May is National Youth Traffic Safety Month
According to The National Highway Traffic Safety Administration (NHTSA) in 2012, approximately 421,000 people were injured in vehicle crashes that involved a distracted driver. The number of drivers killed in motor vehicle crashes was 3,328. 11% of these fatalities were people under the age of 20 who were distracted at the time of the crash. 21% of drivers between the ages of 15-19, involved in fatal crashes, were distracted by the use of cell phones.
Many accidents occur because teens are texting while driving. One of the largest advocates for teen safety and the leading peer-to-peer youth education and prevention is Students Against Destructive Decisions (SADD), a national organization that encourages teens to take the pledge to not text and drive. SADD has thousands of chapters across the country, in middle schools, high schools and colleges, each operated by volunteers.
Every year, SADD as well as other groups across the United States, band together to promote teen safety and safe driving practices for teens.
Below are some teen safety practices that drivers should be aware of and use:
- Avoid distractions while driving. Things like talking or texting on cell phones, eating, putting on makeup, even using hands-free devices are distractions that put your life at risk while driving.
- Wear your seat belts at all times. Seat belts can lower your risk of dying in a crash by 45%.
- Practice defensive driving. Being aware of your surroundings is important. Make sure to be mindful of the cars around you and always keep safe distance between you and the car ahead of you.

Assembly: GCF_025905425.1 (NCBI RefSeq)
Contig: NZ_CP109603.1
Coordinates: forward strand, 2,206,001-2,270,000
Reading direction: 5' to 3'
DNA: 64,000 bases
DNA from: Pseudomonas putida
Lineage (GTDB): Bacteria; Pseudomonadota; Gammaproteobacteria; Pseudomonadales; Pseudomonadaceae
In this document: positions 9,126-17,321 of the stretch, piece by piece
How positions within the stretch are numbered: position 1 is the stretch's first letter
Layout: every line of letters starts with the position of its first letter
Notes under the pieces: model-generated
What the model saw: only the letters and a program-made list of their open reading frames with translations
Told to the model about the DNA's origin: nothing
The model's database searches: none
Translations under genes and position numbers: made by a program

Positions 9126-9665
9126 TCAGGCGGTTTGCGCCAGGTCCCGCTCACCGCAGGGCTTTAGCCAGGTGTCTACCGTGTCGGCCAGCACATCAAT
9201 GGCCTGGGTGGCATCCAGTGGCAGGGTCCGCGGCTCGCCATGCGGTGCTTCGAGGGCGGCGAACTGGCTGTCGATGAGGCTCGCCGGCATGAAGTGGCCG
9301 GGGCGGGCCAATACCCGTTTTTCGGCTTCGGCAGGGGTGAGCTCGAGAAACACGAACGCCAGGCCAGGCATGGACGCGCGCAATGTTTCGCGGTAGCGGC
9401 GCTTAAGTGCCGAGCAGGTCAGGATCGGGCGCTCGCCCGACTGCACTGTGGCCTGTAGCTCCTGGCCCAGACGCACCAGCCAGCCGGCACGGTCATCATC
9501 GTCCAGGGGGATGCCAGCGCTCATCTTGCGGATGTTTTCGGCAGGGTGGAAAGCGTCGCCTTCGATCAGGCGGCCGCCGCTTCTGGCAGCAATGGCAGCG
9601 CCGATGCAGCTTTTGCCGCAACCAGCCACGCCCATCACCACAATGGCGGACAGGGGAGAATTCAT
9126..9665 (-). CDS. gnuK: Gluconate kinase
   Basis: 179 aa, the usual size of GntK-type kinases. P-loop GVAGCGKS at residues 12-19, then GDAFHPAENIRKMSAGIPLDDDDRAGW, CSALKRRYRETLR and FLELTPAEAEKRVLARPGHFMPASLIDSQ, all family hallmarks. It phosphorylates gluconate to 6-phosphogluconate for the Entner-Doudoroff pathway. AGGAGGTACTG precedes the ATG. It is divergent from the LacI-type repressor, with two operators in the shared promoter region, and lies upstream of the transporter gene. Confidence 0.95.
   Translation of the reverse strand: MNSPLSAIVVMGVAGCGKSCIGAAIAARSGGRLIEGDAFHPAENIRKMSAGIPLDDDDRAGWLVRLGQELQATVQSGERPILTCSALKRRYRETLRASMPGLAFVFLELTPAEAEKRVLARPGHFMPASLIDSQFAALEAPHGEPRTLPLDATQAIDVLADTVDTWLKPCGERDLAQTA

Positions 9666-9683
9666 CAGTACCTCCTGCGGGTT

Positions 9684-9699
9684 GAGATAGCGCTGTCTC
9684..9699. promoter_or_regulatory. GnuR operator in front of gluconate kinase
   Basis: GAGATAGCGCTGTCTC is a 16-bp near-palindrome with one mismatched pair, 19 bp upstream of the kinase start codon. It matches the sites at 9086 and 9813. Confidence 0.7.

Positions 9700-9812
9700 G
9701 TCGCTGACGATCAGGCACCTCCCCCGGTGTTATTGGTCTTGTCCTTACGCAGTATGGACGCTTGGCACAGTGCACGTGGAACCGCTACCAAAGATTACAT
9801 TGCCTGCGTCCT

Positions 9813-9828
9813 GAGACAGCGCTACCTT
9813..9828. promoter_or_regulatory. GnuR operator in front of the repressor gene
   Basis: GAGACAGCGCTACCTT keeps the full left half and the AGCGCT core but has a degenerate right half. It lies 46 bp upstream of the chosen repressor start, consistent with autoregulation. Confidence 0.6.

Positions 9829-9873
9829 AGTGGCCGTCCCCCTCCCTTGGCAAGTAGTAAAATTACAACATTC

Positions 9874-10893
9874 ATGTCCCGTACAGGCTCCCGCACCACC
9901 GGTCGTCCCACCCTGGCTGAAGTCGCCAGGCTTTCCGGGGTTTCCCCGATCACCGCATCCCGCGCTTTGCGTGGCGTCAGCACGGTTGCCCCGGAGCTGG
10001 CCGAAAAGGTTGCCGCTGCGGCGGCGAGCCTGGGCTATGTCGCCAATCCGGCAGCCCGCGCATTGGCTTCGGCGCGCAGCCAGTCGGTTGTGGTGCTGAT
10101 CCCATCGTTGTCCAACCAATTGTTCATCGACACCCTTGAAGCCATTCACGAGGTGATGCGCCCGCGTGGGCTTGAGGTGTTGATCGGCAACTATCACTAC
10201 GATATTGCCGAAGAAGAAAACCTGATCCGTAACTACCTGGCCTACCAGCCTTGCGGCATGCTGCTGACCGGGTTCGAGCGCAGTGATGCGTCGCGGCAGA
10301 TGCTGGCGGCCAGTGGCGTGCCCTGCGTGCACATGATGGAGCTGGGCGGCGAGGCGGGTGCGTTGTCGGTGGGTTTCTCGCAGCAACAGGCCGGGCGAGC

- Stay with the speed limits. Being aware of your speed is another important tip. Speed limits represent the maximum speed you can drive. Make sure not to go beyond the limit.
- Stay focused, visually and mentally when on the road. If your mind wanders and you fail to pay attention, you are at risk. Understand the dangers of the cognitive distraction to the brain.
- Share with others about the dangers of cell phone distracted driving.
- Parents: Set a positive example. Follow the above rules and do not use your cell phone while driving.
With graduation and prom approaching, more teens will be on the road this spring and summer. For many teens, the common belief of “It can’t happen to me,” is simply not true, especially when it comes to vehicle crashes. Parents and teens are encouraged to take time this National Youth Traffic Safety Month to become fully aware of the dangers involved with teen driving. Safety is the number one priority, so make sure you and your teen stay safe while on the road.
For More Information About Youth Traffic Safety Month
- Survey Shows Parents Directly Affect Their Teen's Driving Habits
- Questions And Answers About Youth Traffic Safety Month
Talk To Your Teen About Driver Safety
If you or a loved one have been injured in a car crash, it is important that you contact an experienced Orlando car accident attorney, immediately. The insurance company will not automatically pay you the settlement you deserve. At the law office of Michael T. Gibson, our dedicated team of attorneys will fight on your behalf to get you the compensation you deserve to cover your medical bills, lost wages, property damage, pain and suffering, etc. following your car accident.